Members of the Stolen Generation and their communities are coming together in a new program focused on healing through art.
Communities around Queensland are joining the initiative, run by Swinburne University in partnership with Link-Up Queensland, an organisation dedicated to reuniting members of the Stolen Generation.
Members of the Stolen Generation are encouraged to tell their stories through artwork, as well as foster connections within the group.
The Sustaining Connections program is based on research by Swinburne academic Dr Norm Sheehan, who identified cultural connection as a significant factor in the wellbeing of Indigenous communities.
We are presenting connective art as a relationship-building activity for communities and between community members, researchers and counsellors, Sheehan said. We can then celebrate the creativity of these groups and identify various understandings and needs within those communities, so we have the connections to carry research further if communities wish.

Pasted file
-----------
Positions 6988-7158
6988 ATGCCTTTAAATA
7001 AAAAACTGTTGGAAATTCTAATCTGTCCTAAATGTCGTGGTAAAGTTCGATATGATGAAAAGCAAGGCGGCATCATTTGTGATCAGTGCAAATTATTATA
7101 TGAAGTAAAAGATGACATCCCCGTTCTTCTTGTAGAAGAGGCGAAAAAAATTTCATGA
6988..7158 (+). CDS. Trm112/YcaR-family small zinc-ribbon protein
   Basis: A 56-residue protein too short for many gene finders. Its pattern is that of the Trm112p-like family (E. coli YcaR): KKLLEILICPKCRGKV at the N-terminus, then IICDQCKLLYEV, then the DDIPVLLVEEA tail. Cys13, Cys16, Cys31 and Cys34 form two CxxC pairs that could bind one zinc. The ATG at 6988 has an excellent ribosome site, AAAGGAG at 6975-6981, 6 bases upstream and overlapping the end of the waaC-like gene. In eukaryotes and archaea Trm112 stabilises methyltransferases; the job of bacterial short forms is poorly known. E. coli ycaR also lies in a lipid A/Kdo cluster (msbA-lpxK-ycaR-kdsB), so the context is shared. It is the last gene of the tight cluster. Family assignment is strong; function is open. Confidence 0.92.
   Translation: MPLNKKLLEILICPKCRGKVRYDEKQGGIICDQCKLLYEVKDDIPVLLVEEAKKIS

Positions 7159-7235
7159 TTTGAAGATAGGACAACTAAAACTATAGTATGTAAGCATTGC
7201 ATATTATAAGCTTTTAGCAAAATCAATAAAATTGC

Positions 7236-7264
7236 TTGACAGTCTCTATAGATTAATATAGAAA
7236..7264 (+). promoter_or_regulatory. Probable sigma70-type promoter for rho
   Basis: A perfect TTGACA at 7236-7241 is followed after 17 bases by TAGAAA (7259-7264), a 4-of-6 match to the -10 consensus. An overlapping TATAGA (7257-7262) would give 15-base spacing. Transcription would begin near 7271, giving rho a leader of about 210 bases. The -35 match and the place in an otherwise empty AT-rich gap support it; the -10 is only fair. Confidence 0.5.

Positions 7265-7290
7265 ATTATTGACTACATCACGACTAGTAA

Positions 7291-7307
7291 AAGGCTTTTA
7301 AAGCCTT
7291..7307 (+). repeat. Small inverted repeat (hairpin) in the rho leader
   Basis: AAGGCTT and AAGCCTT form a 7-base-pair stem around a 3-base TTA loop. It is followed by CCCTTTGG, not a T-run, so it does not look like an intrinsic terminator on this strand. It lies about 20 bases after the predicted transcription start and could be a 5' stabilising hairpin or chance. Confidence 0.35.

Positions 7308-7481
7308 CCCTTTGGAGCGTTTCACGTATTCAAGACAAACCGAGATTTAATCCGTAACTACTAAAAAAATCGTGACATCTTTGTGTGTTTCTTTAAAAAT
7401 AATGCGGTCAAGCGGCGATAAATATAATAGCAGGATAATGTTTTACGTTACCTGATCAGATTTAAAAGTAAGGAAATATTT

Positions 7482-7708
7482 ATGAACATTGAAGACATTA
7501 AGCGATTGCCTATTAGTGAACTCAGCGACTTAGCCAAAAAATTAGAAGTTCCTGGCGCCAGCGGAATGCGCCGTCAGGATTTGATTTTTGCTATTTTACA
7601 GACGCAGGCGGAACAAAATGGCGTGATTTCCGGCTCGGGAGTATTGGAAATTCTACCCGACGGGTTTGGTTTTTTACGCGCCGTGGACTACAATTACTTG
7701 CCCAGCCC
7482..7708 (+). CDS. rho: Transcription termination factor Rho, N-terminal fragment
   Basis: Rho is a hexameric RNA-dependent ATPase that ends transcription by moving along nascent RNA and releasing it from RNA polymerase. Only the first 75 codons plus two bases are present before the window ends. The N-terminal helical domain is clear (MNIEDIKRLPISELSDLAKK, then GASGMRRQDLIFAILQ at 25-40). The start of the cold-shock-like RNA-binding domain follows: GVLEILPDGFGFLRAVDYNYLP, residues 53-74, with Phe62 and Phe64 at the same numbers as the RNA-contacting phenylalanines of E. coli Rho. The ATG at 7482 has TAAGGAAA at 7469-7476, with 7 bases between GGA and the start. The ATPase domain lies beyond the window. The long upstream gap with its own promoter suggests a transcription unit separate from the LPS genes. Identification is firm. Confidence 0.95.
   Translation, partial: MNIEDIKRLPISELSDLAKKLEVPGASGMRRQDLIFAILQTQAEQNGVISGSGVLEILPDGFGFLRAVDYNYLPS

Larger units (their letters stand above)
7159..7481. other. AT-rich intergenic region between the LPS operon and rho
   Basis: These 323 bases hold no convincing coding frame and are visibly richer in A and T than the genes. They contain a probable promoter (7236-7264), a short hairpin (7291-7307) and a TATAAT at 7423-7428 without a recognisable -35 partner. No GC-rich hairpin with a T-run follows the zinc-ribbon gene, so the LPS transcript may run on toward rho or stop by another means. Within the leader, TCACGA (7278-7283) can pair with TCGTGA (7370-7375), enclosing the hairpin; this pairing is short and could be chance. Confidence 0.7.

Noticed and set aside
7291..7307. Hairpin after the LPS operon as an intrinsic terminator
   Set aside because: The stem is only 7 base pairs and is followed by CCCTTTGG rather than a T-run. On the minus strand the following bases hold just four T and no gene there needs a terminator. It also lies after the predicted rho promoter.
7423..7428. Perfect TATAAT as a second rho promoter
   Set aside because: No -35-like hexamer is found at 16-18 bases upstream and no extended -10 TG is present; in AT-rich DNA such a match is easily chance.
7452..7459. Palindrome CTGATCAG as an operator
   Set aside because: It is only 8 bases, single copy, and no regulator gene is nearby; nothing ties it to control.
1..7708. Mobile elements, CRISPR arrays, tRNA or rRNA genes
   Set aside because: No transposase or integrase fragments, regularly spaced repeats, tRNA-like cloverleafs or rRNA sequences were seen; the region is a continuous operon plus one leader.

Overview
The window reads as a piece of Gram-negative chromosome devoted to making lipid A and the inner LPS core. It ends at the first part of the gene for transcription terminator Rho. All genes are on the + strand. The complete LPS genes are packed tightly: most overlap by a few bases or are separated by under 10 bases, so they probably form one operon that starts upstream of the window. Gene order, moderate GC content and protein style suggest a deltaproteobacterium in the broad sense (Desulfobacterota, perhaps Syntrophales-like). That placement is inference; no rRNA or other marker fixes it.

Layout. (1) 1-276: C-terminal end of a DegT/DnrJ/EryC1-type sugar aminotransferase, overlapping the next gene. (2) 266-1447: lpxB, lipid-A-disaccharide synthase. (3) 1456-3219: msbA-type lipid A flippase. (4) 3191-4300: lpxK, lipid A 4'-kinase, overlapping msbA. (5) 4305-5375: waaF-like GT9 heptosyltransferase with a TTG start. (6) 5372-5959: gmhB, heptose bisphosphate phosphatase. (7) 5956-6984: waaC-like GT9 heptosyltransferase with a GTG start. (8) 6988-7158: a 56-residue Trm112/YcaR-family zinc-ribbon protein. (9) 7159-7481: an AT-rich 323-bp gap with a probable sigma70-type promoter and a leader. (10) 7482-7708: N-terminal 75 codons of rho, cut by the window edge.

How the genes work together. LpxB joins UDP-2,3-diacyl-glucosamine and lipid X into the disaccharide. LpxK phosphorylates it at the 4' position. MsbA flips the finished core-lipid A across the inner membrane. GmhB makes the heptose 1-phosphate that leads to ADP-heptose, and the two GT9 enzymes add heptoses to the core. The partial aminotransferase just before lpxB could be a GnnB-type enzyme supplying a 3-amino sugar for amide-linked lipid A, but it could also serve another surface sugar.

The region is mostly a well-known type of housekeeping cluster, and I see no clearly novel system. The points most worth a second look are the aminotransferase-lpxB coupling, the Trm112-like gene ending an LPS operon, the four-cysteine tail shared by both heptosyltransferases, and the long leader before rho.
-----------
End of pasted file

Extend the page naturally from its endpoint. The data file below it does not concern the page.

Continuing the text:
This program is about communities celebrating their identity through a collaborative network, he said.
The Sustaining Connections program is funded by Office of Aboriginal and Torres Strait Islander Health and Virgin Airlines.
The resulting artwork and narratives will be digitally collected by Swinburne Design to be exhibited in Brisbane by Link Up Queensland during Reconciliation Week and on Sorry Day in May 2011.
“We hope that this program will grow to include Aboriginal community groups in other states, Sheehan said.
Emily van der Nagel
Department: Media and Communications Unit
Phone: +61 3 9214 4812
Mobile Phone: 0424 136 898
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